Skip to main content


Link Copied

Seen but not heard: is justice open if you can’t hear it?

Even when sitting right in the courtroom, court proceedings aren’t accessible.
Alexandra Kimmons
29 Aug 2023
It’s difficult to hear. The people in the court speak quietly to the judge, but I believe they should speak as if they are addressing the entire courtroom so that everyone can hear.
Volunteer courtwatcher

Since mid-July, trained CourtWatch London volunteers have been attending magistrates’ courts across the city putting the principle of open justice to the test.

Any member of the public is allowed to observe criminal hearings involving adult defendants in the magistrates’ courts. But in recent decades, few have exercised this right. Even news reporters scarcely visit the magistrates’ courts anymore. More often than not, the public gallery is empty or is occupied only by defendants’ family members or others involved in the hearing.

CourtWatch London seeks to change that, and to encourage members of the community to visit their local court and witness the justice process in action. But some among our first wave of volunteer courtwatchers have run into a very simple problem – they can’t hear what’s going on.

Courtwatcher Sanjay has observed 16 hearings in the last few weeks. He found that “the public area is screened off behind thick perspex or glass, which makes normal proceedings inaudible. The speaker which should have conveyed sound was switched off or was otherwise out of order.”

Courtwatcher Tim has had similar issues, noting that “it was almost impossible to hear anything that the CPS [prosecutor] said. However, more of what the defence lawyer said could be heard, as he was standing at a 45′ angle to the public gallery.”

When alerted to the issue, court staff have been very helpful, offering headsets to amplify volume, or allowing volunteers to sit closer to the action in chairs normally allocated for probation officers. But in some cases, even these efforts haven’t been enough for volunteers to catch crucial information, and hearing the hearings (!) has remained a problem.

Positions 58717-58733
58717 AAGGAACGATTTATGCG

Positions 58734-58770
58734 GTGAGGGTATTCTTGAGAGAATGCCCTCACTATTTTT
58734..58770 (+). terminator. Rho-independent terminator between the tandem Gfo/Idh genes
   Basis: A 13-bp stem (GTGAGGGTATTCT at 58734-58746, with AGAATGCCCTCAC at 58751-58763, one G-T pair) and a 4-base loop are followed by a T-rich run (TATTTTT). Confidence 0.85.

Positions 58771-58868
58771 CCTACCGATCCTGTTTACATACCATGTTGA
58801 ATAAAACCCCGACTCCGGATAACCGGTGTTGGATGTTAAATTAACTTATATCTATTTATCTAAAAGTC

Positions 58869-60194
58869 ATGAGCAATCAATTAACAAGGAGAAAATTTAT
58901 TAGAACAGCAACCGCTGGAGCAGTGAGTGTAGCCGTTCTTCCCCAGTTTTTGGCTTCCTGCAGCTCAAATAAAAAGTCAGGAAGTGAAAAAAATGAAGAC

Lawyers generally speak with their back to the public gallery, which is always going to make them difficult to hear. And although some courts are fitted with microphones and speakers, they are not always turned on. Perhaps the courts have grown accustomed to working without an audience.

Inaudible hearings not only undermine the principle of open justice for observers, but can also impede the participation of those directly involved. One CourtWatch volunteer noted that “the judge was unable to clearly hear the defendant saying his address and the need to repeat multiple times/shout appeared distressing for the defendant.”

And it’s not just sound issues that can prevent people exercising their right to observe proceedings. The lift in Croydon magistrates’ court has been out of order for most of August, limiting those for whom stairs pose an accessibility issue to only four ground-floor courtrooms.

We have let the relevant courts know about these issues, and were told that they are being investigated. In the meantime, our courtwatchers are continuing to attend hearings and share their insights with CourtWatch London.

If you’d like to join our team of courtwatchers, sign up here to find out more. A full report on courtwatchers’ observations will be published next year.